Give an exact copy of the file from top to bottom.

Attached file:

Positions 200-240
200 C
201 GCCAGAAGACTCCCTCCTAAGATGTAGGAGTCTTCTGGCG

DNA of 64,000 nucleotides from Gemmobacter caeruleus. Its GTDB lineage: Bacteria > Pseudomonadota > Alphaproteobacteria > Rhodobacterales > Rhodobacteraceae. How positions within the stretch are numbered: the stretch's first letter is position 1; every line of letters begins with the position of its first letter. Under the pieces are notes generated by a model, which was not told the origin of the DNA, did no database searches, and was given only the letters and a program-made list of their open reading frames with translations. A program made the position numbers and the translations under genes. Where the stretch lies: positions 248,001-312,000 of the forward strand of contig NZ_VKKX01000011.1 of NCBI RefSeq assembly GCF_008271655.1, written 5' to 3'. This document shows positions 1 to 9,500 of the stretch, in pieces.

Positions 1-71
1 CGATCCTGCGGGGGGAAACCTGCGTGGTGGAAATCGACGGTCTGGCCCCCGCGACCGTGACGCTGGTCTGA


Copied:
Positions 200-240
200 C
201 GCCAGAAGACTCCCTCCTAAGATGTAGGAGTCTTCTGGCG

DNA of 64,000 nucleotides from Gemmobacter caeruleus. Its GTDB lineage: Bacteria > Pseudomonadota > Alphaproteobacteria > Rhodobacterales > Rhodobacteraceae. How positions within the stretch are numbered: the stretch's first letter is position 1; every line of letters begins with the position of its first letter. Under the pieces are notes generated by a model, which was not told the origin of the DNA, did no database searches, and was given only the letters and a program-made list of their open reading frames with translations. A program made the position numbers and the translations under genes. Where the stretch lies: positions 248,001-312,000 of the forward strand of contig NZ_VKKX01000011.1 of NCBI RefSeq assembly GCF_008271655.1, written 5' to 3'. This document shows positions 1 to 9,500 of the stretch, in pieces.

Positions 1-71
1 CGATCCTGCGGGGGGAAACCTGCGTGGTGGAAATCGACGGTCTGGCCCCCGCGACCGTGACGCTGGTCTGA